The album commences with Zawadzki’s own “Ring Of Fire” which introduces itself with a Bartok inspired folk like melody, rich harmony vocals and pizzicato strings. Later Zawadzki’s violin takes flight and leads us into a lengthy instrumental excursion featuring Scott’s brushed grooves and Downes’ colourful and imaginative keyboards. A vocal reprise, featuring the notorious lyric “I don’t fucking care” (making this the only jazz album I’ve reviewed to carry a “parental advisory” warning) then gives way to a second instrumental passage, again featuring Downes on Hammond plus the subtly blues tinged guitar of Zawadzki’s co-producer Alex Roth. Zawadzki has described this song as being about “young people drinking cider in a park” and the earthiness of the words contrasts neatly with the other worldly quality of Zawadzki’s singing and the rich invention of the instrumental episodes. This balance between the ethereal and the visceral, the sacred and profane, is a common thread running throughout Zawadzki’s music. 

Opening with the sound of Lang’s double bass “Cat” is an example of Zawadzki’s “modern fairy tales” approach with “the ghost of a murdered feline finding its way into the body of a woman with excellent consequences”. Trip hop inspired rhythms combine with fantastical, darkly sensual lyrics, jazzy scat vocalising and Downes’ omnipresent Hammond to thrilling if unsettling effect.

Zawadzki acknowledges her heritage on two traditional Sephardic folk songs delivered in Polish. Roth’s adaptation of “Indome Para Marsilia” is sung by Zawadzki with considerable intensity and a profound sense of involvement. Roth’s guitar is prominent in his own arrangement, sharing the instrumental honours with Scott’s subtle drum colourations as Zawadzki’s vocals soar defiantly.

The Ladino “Dicho Me Habian Dicho” is a more sombre affair with Zawadzki’s moving vocal enhanced by Roth’s spidery guitar, Scott’s hand drummed rhythms and the brooding but striking sound of Shirley Smart’s cello. The two folk songs are said to be about “loss, exodus and prejudice”  with Zawadzki’s singing capturing these emotions perfectly. Her performance, plus the quality of the arrangements, ensures that the sentiments of these two songs are immediately obvious, even to English speaking listeners.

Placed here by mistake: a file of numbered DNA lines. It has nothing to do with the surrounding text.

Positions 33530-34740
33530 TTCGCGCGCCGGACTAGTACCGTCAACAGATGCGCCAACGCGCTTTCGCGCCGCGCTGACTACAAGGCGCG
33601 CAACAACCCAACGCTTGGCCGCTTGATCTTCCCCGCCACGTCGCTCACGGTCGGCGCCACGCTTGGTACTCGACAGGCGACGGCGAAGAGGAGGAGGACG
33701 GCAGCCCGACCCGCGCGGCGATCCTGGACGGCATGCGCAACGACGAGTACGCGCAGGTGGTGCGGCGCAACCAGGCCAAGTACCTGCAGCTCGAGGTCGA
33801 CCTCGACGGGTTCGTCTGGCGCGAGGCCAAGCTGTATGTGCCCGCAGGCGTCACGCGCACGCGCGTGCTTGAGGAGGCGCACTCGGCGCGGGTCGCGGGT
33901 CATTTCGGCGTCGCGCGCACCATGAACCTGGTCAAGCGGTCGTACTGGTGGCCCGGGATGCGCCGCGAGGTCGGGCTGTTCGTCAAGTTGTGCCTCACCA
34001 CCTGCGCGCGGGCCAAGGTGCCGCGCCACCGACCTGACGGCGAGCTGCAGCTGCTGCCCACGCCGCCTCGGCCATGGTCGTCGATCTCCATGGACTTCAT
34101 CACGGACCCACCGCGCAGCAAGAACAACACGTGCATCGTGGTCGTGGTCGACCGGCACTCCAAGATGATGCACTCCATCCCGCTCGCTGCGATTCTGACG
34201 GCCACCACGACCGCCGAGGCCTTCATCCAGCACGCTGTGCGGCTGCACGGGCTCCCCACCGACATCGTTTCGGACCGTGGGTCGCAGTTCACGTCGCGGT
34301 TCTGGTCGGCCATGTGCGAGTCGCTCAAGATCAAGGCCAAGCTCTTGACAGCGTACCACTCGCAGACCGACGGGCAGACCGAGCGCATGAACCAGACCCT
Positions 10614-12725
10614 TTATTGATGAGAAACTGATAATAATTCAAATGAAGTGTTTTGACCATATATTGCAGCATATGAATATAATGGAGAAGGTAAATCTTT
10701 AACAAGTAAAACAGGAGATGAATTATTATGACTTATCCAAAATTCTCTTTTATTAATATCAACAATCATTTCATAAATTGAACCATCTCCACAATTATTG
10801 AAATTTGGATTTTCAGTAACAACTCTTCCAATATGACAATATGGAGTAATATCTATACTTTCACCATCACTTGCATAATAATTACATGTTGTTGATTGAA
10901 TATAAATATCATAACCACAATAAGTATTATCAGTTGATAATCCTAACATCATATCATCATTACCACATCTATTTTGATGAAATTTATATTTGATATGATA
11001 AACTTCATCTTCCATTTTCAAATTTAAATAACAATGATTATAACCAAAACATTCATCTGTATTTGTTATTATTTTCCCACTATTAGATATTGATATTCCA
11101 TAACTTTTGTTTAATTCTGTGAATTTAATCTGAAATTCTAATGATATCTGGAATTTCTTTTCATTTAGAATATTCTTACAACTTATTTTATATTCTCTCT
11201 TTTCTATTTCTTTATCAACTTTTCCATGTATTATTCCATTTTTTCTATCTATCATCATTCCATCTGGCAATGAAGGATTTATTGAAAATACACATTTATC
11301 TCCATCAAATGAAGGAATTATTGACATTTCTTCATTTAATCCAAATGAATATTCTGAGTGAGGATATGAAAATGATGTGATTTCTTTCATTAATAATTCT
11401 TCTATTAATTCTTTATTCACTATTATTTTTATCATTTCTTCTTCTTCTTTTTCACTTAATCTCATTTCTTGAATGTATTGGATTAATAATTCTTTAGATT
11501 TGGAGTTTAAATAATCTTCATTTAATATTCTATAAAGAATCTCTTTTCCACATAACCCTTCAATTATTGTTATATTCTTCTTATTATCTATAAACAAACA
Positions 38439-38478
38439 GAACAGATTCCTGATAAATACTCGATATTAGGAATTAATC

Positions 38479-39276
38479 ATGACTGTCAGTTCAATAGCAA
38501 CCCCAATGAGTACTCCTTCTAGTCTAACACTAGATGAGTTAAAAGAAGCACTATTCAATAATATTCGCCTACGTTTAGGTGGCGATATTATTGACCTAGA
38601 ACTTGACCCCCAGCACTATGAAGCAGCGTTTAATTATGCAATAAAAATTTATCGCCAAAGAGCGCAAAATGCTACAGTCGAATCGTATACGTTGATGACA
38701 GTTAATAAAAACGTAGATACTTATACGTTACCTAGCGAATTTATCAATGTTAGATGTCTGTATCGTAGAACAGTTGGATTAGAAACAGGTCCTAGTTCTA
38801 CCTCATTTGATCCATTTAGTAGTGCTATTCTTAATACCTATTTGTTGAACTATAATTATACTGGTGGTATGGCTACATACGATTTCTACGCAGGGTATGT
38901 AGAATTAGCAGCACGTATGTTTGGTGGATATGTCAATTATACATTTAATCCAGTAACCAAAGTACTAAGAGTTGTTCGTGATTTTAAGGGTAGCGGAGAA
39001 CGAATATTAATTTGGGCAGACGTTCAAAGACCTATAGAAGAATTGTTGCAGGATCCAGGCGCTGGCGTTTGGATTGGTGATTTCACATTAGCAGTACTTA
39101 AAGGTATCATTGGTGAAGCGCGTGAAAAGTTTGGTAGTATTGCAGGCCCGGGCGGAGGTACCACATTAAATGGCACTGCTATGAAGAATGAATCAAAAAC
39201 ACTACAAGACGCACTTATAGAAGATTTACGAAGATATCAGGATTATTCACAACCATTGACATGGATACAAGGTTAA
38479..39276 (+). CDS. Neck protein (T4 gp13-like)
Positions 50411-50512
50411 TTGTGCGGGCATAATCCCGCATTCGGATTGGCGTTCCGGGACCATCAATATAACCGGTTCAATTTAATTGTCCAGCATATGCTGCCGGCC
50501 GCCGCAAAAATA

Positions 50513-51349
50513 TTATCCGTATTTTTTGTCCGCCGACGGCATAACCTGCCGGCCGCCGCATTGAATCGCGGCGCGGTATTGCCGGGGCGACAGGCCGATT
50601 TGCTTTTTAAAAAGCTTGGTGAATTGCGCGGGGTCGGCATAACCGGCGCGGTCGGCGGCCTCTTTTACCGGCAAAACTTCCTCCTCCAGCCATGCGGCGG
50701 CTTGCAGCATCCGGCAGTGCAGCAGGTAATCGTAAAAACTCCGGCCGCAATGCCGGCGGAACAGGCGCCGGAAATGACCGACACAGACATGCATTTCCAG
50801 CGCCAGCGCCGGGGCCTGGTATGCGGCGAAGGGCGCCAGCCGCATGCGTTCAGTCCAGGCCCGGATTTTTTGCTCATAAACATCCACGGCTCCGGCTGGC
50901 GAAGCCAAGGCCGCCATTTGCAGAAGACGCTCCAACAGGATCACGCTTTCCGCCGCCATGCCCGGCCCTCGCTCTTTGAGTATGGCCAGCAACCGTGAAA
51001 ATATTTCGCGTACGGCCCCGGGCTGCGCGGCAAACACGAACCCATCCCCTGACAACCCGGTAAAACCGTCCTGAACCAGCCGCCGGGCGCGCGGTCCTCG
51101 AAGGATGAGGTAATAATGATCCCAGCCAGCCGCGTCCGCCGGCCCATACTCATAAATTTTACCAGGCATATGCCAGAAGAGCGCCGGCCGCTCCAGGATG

The ethereal “Low Sun; Lovely Pink Light” was inspired by the beauty of a sunrise over the Danish island of Stryno. The piece features the enchanting wordless vocal harmonies of Zawadzki, Martensson and Bearman allied to the underpinning sound of Zawadzki’s violin and the delicate filigree of Roth’s subtly picked acoustic guitar. Wonderfully descriptive this is a kind of contemporary tone poem, a perfect mood piece.

The Zawadzki original “You As A Man” is a dark tale of obsessional love, similar in construction to the first two tracks with the vocal episodes punctuated by extended instrumental passages. The compositional influences are said to include Steve Coleman’s M-Base, something that is expressed in Scott’s odd meter grooves and the spiralling solos of Downes and Roth.

Although completed in Berlin the title track represents a homage to Zawadzki’s home city of Manchester, an acknowledgement of a deeply felt nostalgia whilst simultaneously extolling the virtues of “living in the moment”. Recorded at Matt & Phreds Jazz Club in Manchester the arrangement features Zawadzki at the piano and deploys the aforementioned string sextet. The final cut also includes the humming of beer fridges and the sound of passing buses. Zawadzki’s lyrics reference such everyday things as “the Poundstore and the William Hill” on a deeply evocative piece of writing that celebrates the gritty beauty of the northern city at sunset. It’s an astonishingly mature song, the kind of urban hymn one might imagine Tom Waits writing if he’d been brought up in the North of England, or closer to home maybe it’s a kind of less commercial “Penny Lane” or “Strawberry Fields”.

Having spotted Zawadzki’s talent fairly early on it’s good to see the rest of the world catching up and I’m delighted that “China Lane” has been so rapturously received. This is a superb collection of songs that draws upon many influences yet ends up sounding distinctive and unique. Zawadzki is a huge individual talent but the work of her accompanists, and particularly that of her core group of Roth, Downes, Scott and Lang is also a significant factor in the album’s success. Zawadzki speaks of her colleagues as “taking my thoughts and notes and telepathically painting great swathes of luminous music”. My only cavil is that it’s a shame that the lyrics are not reproduced on the album packaging as this would both enhance the listener’s enjoyment of the songs and emphasise Zawadzki’s talents as a wordsmith.

This is an album that will firmly establish Alice Zawadzki as a significant presence on the UK music scene and the future is likely to see her working larger venues. So catch her you while you can at the album launch dates at Pizza Express Jazz Club in London on Tuesday July 15th and Wednesday July 16th 2014.
Tickets from http://www.pizzaexpresslive.com